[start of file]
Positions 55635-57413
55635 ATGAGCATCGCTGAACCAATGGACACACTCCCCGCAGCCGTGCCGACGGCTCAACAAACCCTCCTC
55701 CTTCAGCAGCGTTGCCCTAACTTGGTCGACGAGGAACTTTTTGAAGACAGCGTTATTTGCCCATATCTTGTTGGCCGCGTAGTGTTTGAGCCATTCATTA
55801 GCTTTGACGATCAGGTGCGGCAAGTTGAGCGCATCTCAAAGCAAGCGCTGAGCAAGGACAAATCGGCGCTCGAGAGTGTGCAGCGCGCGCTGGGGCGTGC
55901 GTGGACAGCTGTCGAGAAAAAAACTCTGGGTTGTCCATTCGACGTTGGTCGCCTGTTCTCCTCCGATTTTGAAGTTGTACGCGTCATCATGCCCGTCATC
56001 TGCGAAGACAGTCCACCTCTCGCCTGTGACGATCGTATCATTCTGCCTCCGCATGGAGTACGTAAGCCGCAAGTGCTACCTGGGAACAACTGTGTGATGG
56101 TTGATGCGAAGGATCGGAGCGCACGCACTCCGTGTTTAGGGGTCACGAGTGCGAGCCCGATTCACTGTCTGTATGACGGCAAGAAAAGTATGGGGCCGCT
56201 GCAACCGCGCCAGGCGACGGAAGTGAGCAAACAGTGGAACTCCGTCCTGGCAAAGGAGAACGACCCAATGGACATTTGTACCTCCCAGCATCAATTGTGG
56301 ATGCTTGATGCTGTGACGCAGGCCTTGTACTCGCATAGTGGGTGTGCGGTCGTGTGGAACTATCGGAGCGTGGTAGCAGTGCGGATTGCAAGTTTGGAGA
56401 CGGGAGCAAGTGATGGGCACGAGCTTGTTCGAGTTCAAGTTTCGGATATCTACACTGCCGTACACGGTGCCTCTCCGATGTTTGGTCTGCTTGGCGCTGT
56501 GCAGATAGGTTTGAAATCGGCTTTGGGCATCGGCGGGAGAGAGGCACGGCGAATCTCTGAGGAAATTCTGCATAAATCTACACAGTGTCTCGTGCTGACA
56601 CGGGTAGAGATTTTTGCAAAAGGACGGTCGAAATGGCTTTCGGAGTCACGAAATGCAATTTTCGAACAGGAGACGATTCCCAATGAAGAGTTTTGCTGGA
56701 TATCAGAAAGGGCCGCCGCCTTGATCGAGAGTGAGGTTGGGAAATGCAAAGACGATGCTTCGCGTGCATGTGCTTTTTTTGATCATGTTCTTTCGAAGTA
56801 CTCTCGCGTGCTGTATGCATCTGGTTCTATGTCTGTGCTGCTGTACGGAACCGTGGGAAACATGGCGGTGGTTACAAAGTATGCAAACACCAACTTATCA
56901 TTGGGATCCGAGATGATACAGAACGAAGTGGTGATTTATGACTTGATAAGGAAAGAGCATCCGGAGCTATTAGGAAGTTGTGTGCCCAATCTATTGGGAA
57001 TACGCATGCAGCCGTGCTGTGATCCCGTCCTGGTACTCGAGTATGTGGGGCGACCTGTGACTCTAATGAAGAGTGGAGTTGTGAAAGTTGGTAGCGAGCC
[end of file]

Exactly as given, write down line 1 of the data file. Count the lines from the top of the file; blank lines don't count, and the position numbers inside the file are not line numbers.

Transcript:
Positions 55635-57413